The overriding emotion last Friday was relief, particularly for the Fianna Fail and Green legs of our new home-grown Troika. Then yesterday was a day of celebration for Micheal Martin (no leader in the history of the State - not Eamon de Valera, nor even Enda Kenny - has toiled for longer in opposition) and his new ministers. Today, they rest. And then to think, to quote one senior Government source this weekend, that the hard work is only starting. And that there may be trouble ahead.
What has happened to the Green Party? At the outset, a declaration of interest: I voted Green in the last general election - and not for the first time. But if I had known then what I know now, I wouldn't have. And the next couple of weeks will determine whether I ever will again.
How long before the sense of national solidarity, so admirably present since the Covid crisis began, breaks down? Not long in Leinster House at least, one fears. Politics has the potential to get really ugly really quickly, resulting in lasting damage to the country.
Day eight in the Big Brother house. Nobody told me there'd be days like these. This time last week, the coronavirus went from a theoretical concept on our television screens, affecting other people in other far-off places, to effectively becoming the sixth member of our household.
The general election is three-quarters done and dusted. Not just in terms of the actual duration of the campaign - we are about 75pc through the 26 days on the hustings - but in the actual number of seats we can now confidently allocate.
This morning next week, Leo Varadkar should be travelling into Government Buildings for his first full day's work as Taoiseach. It's a huge challenge. A good start is essential. Brian Cowen and Albert Reynolds are two examples of Taoisigh who never really recovered from a shaky beginning. Whereas Enda Kenny prospered for far longer largely on the basis of what he did in the first couple of years in office. Here's 10 things the new Taoiseach might do to ensure he hits the ground running.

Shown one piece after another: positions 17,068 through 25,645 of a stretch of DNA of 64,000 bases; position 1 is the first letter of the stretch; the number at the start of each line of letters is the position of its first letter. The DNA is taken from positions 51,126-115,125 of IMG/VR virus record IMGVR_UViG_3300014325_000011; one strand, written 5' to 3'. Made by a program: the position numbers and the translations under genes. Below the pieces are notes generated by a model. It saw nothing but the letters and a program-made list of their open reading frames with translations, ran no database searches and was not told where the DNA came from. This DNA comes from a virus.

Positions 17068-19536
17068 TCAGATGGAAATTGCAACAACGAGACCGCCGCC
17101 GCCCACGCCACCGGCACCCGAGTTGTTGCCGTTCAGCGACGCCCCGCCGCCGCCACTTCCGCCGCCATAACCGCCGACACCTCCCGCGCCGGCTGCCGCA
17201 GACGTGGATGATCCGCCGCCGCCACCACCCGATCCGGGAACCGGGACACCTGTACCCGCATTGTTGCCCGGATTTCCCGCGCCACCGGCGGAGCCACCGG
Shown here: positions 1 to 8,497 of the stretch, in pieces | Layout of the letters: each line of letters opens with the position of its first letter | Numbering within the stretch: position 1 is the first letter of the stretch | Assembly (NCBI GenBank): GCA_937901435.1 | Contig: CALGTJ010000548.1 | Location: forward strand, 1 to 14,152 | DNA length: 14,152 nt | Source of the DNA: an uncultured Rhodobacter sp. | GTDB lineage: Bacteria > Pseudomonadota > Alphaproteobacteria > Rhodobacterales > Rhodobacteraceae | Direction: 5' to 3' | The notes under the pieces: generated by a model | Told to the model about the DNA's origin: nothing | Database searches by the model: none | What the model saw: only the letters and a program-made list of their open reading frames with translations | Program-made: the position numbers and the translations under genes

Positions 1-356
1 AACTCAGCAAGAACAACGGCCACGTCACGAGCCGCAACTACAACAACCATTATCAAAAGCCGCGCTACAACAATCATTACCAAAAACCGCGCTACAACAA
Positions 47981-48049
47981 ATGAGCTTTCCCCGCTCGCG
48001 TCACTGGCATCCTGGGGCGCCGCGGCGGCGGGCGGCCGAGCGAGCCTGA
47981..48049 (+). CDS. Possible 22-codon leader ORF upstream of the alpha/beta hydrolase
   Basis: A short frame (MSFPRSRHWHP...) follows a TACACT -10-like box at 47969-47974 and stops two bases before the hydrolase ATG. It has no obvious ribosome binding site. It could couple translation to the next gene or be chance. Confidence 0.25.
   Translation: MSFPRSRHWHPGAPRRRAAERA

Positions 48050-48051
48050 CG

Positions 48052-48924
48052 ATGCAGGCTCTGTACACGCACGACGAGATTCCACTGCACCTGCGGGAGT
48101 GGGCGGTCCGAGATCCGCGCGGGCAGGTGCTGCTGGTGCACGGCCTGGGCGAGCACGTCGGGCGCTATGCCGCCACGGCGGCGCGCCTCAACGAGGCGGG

There are few more unedifying sights in politics than a leadership contest. First off, there's the excruciating stuff the candidates have (or feel they have) to do - 'coffee or a 5km run anyone? Oh and, by the way, you have met my family, haven't you?'
Politics is a brutal business. From the moment Enda Kenny told the parliamentary party meeting of his intention to stand down as Fine Gael leader and Taoiseach, he was yesterday's man. The sadness among colleagues was no doubt genuine, but everywhere in the room minds quickly turned to choosing his successor. The King is dead, long live the King.
Nobody could ever accuse a government led by Enda Kenny of under-selling its achievements. A self-congratulatory tone (sometimes justified, sometimes less so) has been ever-present since Fine Gael and Labour took up the challenge of "saving the country", as they liked to portray it.
It looks as if this year will be the last Good Friday where there is a ban on the sale of alcohol. Another relic of old Ireland is about to bite the dust as we barely pause for breath in our race to be 'modern', 'worldly' and 'with it'.
The announcement of a referendum to give Irish citizens abroad a vote in future presidential elections was classic Enda Kenny. Pluck an idea from the skies, with zero planning and virtually no consultation; broadcast it and then sit back and enjoy the (short-term) warm after-glow, before the practical implications begin to sink in. Consequences be damned.
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